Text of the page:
Inflation. It's the great scary monster under the bed, the one that's going to show itself any minute and eat up what value remains in our sad little dollars.

Or maybe it's just a wildly overblown concern based on a misreading of history and economic indicators, and deflation is the real threat we should be preparing to confront.

I've heard both lines of argument in recent days, with plenty of hyperbole on both sides. But what's the truth?

Depends on who you ask
One thing's for sure: There's been an awful lot of chattering (and worrying) about inflation ever since the Federal Reserve pushed big buckets of new money into the economy during the darkest days of the financial crisis. At the most basic level of economics, these worries make tremendous sense: The more money there is in circulation, the less each individual dollar is worth. And plenty of worriers have been taking action, driving gold and silver prices to dramatic, unstable highs.

But is there real cause for concern? Perhaps: The dollar's value in foreign exchange has been falling for three years now. So far this year, it has already dropped almost 6% against the world's other major currencies using the Fed's trade-weighted index. And as anyone who has paid $60 to fill their gas tank recently knows, oil prices have been on the rise in a big way.

But as my Foolish colleague Amanda Kish pointed out in an article for the Fool's Rule Your Retirement service, widespread inflation is largely being kept in check at the moment because of the lingering effects of the recession. With so many people still out of work, and so much production capacity still underutilized, there's still a lot of slack in the economy that will have to be taken up before prices come under serious pressure.

And even when that happens, the Federal Reserve will be able to raise interest rates, which will (in theory) act as a (hopefully) gentle brake on the economy. The danger, as Amanda says, is that the Fed will wait too long to act, for understandable reasons: Would you rush to put a brake on the economy just as it's finally coming out of a big recession?

Long story short, yes, inflation's a real risk. Fortunately, there are things we can do now to prepare -- and even profit.

How to put the monster to work for you
Many folks think first of gold and silver when they think of investments for inflationary times. That's not necessarily a bad thought. But right now, as I mentioned above, lots of other folks have had the same thought, and prices of both metals have gotten way out of hand.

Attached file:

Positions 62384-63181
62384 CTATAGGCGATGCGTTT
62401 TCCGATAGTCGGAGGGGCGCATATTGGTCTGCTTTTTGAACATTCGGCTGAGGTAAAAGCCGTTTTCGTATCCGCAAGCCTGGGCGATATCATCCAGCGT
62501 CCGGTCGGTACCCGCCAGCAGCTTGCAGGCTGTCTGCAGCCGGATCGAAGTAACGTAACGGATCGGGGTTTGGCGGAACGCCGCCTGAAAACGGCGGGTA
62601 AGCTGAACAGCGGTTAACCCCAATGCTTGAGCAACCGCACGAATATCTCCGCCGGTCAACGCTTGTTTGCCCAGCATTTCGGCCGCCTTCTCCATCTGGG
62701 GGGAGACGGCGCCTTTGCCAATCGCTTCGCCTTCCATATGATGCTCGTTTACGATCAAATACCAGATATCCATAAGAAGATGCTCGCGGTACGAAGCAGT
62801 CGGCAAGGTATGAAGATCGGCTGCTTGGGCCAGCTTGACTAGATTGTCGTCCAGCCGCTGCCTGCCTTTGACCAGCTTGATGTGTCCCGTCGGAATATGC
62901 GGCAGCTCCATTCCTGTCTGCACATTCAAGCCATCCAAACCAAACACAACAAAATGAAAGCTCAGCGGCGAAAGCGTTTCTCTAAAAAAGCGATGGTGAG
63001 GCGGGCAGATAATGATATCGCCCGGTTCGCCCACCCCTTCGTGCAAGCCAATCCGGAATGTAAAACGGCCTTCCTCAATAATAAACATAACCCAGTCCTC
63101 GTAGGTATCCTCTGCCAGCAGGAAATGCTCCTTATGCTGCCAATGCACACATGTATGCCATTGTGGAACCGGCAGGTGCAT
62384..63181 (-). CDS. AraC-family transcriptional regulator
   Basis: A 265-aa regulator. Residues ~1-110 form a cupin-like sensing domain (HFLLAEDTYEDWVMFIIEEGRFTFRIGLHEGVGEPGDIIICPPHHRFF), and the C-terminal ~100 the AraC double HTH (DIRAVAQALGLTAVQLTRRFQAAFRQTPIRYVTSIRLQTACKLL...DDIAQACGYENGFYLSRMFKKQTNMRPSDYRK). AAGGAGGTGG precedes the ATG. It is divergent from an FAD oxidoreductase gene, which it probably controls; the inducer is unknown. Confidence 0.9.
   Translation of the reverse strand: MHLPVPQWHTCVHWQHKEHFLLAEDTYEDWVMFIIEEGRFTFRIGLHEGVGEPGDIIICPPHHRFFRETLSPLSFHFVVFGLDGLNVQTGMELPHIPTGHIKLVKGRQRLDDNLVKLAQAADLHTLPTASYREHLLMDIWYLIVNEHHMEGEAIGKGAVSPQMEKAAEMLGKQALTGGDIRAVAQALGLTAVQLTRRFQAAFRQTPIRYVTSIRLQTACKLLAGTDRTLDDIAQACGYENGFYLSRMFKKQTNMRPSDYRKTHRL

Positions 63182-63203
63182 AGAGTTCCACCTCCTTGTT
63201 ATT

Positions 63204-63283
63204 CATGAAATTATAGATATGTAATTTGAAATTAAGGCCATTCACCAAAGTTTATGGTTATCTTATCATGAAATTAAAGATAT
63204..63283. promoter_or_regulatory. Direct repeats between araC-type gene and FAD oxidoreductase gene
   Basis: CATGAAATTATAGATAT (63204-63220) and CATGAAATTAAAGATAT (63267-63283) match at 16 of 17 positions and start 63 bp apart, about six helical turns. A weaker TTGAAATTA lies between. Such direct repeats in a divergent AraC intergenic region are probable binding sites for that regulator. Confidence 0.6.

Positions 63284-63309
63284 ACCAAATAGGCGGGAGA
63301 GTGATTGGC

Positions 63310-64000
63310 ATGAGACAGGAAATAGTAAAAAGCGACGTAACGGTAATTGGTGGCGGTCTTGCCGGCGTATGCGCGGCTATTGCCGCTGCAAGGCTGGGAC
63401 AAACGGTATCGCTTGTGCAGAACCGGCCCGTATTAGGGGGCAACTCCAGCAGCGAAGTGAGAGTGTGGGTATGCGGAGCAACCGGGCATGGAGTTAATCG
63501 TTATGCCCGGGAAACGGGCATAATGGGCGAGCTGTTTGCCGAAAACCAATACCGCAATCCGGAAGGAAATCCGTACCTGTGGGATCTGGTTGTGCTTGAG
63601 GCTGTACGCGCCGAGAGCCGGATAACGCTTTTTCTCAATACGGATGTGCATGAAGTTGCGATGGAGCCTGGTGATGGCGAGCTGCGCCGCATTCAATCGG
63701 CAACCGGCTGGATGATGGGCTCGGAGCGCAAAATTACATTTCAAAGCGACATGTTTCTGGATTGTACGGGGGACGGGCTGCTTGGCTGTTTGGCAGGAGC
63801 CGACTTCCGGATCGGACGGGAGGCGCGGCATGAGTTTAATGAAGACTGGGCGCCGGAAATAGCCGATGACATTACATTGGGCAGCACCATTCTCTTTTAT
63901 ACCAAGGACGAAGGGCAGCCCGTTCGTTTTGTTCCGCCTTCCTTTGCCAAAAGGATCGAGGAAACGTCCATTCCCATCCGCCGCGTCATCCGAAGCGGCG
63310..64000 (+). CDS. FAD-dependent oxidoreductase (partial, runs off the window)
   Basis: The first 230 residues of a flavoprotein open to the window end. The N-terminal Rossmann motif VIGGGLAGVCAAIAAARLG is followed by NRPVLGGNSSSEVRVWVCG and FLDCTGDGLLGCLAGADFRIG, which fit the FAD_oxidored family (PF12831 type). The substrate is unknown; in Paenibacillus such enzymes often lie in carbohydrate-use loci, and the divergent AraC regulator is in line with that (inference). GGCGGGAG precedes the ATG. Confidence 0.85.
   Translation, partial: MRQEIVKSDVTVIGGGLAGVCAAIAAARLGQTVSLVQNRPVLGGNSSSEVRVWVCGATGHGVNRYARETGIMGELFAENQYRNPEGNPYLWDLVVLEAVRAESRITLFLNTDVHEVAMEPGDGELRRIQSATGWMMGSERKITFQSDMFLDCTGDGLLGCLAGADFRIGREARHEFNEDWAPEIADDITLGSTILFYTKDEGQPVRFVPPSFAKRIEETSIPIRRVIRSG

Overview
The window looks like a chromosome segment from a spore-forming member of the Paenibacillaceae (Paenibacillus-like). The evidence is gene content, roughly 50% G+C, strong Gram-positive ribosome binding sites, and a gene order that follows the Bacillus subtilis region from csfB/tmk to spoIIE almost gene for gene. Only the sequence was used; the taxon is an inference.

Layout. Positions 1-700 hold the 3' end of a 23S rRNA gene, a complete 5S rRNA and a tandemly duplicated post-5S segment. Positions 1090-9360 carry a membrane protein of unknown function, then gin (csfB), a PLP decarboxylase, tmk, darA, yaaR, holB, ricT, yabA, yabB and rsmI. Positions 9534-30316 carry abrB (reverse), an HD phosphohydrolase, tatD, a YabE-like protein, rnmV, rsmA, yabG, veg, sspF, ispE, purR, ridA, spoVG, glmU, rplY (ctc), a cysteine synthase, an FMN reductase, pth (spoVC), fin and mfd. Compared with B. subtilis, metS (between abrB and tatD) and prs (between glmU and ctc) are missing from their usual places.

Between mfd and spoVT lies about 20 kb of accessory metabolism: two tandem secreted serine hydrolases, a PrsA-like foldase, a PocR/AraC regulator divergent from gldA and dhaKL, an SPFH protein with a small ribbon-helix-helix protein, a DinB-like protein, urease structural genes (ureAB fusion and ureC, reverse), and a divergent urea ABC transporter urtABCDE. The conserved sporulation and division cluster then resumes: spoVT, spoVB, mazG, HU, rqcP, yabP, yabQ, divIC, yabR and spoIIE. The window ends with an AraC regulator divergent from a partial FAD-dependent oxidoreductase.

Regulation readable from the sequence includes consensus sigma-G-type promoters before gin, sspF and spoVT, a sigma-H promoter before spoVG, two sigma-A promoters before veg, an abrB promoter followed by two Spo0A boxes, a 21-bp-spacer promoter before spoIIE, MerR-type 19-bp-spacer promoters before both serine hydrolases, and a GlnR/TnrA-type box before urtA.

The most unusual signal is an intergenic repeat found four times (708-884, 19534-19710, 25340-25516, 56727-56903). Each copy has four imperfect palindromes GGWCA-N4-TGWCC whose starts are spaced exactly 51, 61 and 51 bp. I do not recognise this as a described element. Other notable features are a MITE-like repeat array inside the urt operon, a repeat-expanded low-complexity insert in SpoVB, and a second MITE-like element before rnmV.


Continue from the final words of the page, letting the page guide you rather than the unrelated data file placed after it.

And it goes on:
Precious metals are popular because they're seen as storehouses of value. But stocks of good, large companies are also stores of value, and all the better if those companies are U.S.-based, have global businesses (so those strong currencies get converted back to dollars at favorable rates), and pay a dividend.

What companies might make the grade? Think of Philip Morris International (NYSE: PM), which sells tobacco products outside of the U.S. and pays a dividend close to 4%. Or a solid pharmaceutical firm like Bristol-Myers Squibb (NYSE: BMY), which has a great debt-to-equity ratio and an even fatter dividend. Global drink giant Coca-Cola (NYSE: KO) has raised its dividend every year for 49 years in a row, a fine inflation-fighting sign. Or taking a somewhat different tack, put rising oil prices to work for you by adding Chevron (NYSE: CVX), which saw earnings jump 36% in the most recent quarter.

Want more ideas? The new issue of Rule Your Retirement is chock-full of 'em. Foolish retirement guru Robert Brokamp leads it off with a great guide to fighting the inflationary monster on several different fronts. Sure, stocks and commodities and gold are discussed in detail, but Robert looks at other approaches as well -- including a few that may surprise you.

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Fool contributor John Rosevear has no position in the companies mentioned. Coca-Cola is a Motley Fool Inside Value choice. Philip Morris International is a Motley Fool Global Gains selection. Chevron and Coca-Cola are Motley Fool Income Investor recommendations. The Fool owns shares of Coca-Cola and Philip Morris International. You can try any of our Foolish newsletter services free for 30 days, with no obligation.

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